BLUE RIDGE, GA – John Kieffer presented his plan for a proposed RV park in Fannin County that will have over 96 sites and accommodate the larger campers.
The park will be located next to the new North Georgia College Campus and be part of the KOA franchise. Kieffer intends to open the campsite one year from now.
“We’re going to own and operate the facility. It will be a true RV park in the sense that we’re not going to sell any of the lots. It will be for rent only. We’re going to manage the facility year-round, include amenities, a swimming pool, a bathhouse,” stated Kieffer.
It will be protected by the Toccoa River Ordinance and meets all requirements of the Fannin RV park ordinance.
Currently, larger RVs like fifth-wheels must travel to Union County or elsewhere to park for the night.
As part of the KOA franchise, the facility will benefit from the national organizations marketing, management, and software. In existence for 53 years, KOA has over 487 locations with a commitment to giving back to local communities through scout programs, environmental initiatives, and work/camp opportunities.
Post Two Glenn Patterson commented on the diversity of the intended sites from cabins to RV and tents.
Kieffer assured him that they wanted variety in the campground after extensive studies of families who camp together. An older couple might own a large RV while their children have a travel trailer, and the grandkids stay in tents, so the owners want to make sure everyone can stay in one place.
“We don’t want to be exclusive. What we’re going to do is offer sites for everybody,” commented Kieffer.
Additionally, the new recreational facility should contribute to the county’s hotel and motel tax.
“You offered the possibility that our emergency services people if they need to go into the river to rescue people,” said Chairman Stan Helton, “Being able to access from there is going to save time.”
The park has 1,300 feet of riverfront access. However, these details of this benefit could change. Still, Kieffer will offer the service if he can.
Post One Earl Johnson added, “I’m glad you chose Fannin County to invest your money.”
Also, Kieffer runs the development of the new North Georgia University Campus. Both projects are moving forward at this time.
Blue Ridge, Ga – Fire Chief Larry Thomas presented his plan to lower Fannin County’s ISO rate by 2020.
Fannin County recently moved up to a six from a five on the ISO fire insurance rating, which caused many in the county to worry about their insurance increasing.
The last ISO evaluation occurred in 2012, and since then, significant protocol changes were put into place concerning scoring.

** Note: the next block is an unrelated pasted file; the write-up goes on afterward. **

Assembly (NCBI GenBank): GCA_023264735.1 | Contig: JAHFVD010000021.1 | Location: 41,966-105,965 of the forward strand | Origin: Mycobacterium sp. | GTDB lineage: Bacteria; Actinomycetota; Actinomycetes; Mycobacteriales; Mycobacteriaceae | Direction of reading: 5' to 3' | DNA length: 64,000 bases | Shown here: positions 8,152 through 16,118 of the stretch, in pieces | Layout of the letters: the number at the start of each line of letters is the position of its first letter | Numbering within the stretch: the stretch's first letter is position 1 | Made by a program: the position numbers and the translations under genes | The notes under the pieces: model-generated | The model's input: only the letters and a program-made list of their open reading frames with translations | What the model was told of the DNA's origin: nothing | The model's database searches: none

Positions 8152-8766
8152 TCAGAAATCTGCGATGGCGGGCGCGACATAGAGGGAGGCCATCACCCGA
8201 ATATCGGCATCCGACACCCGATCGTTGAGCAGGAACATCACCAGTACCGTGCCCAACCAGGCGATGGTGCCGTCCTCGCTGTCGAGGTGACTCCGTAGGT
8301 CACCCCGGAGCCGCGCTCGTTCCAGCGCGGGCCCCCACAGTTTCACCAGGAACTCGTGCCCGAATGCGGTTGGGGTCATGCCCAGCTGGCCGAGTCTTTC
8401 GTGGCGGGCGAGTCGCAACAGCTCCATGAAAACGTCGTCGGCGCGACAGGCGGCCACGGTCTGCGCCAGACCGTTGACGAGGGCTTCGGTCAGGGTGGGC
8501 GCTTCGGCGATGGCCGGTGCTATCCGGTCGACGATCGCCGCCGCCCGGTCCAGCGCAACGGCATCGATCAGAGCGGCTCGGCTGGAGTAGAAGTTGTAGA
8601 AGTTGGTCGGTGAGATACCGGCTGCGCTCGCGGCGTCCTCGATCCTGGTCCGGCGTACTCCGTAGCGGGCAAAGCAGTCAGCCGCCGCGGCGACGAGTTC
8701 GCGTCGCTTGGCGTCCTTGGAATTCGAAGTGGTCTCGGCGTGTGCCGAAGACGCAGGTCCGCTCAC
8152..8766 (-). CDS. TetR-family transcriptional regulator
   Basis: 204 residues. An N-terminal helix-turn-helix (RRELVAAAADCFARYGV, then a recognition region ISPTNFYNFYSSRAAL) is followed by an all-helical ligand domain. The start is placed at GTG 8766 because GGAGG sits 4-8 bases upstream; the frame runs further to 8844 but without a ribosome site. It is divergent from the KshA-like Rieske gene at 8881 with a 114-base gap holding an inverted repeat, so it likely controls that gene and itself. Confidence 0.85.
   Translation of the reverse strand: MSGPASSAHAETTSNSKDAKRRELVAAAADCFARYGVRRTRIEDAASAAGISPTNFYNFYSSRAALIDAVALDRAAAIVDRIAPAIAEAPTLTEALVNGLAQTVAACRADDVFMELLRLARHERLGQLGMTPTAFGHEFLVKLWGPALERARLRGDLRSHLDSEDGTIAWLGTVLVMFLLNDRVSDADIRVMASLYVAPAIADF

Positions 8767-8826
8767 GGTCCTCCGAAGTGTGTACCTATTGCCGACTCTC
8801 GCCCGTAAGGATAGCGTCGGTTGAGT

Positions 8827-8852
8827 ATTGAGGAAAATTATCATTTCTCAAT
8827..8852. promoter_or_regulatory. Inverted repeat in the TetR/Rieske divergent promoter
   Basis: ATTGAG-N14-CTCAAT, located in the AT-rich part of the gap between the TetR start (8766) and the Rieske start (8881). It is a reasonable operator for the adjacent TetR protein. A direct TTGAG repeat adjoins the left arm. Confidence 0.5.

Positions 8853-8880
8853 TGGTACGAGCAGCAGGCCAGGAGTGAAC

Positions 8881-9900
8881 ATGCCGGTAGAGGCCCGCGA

Thomas’s three-fold plan consists of flow tests, personnel, and fire planning to get the score back down by the July 2020 reevaluation.
“There are now more requirements for personnel, training, and response to fire calls,” said Thomas.
The current increased rate won’t go into effect until November 2019.
According to Thomas, ISO requires three volunteers to one paid personnel on the scene of a fire. Due to that ratio, if the county dispatched out three stations, Fannin would need to have between 60 to 80 firefighters on staff. This rule changed in 2014.
However, if Fannin dispatches out from one fire station and used the engines and tankers from other stations, then the personnel numbers change.
“It’s a numbers game,” stated Thomas.
The infrastructure of the county also changed since the last evaluation, which needs pre-fire planning. However, the fire department hasn’t had the time to dedicate to that task.
Currently, the paid EMS employees are trained firefighters, but medicals have increased to almost 500 a month, and their first responsibility is to that service. Volunteers also have less time to dedicate to firefighting due to job commitments.
Yearly hydrant and flow testing will be instituted to check for pressure and flow rates. Thomas confirmed he spoke with Mayor England and Mayor Seabolt in person and Mayor Whitener on the telephone to discuss the plans.
“It’s going to take us helping too as far as the way ISO wants these water studies done as far as the pressure testing, flow testing, and so forth,” commented Thomas.
Fannin County hasn’t recently conducted any flow testing.
Post Two Glenn Patterson inquired, “How hard do you think it will be [to get the score back down]?”
“My plan is to have it set early next year, so by July we can have a reevaluation,” stated Thomas.
Thomas downplayed the idea of a 10 percent increase in insurance rates. He spoke to several insurance representatives and one expressed the opinion that the difference in a five and a six rating isn’t huge.
For homes to receive even lower ratings, they need to be within five miles of station and access to pressurized water.
Chairman Stan Helton asked, “How long will it take for them to change the classification?”
Thomas didn’t have an exact date or timeframe but assumed it would go “a whole lot quicker” since they would only be reevaluating two years of data.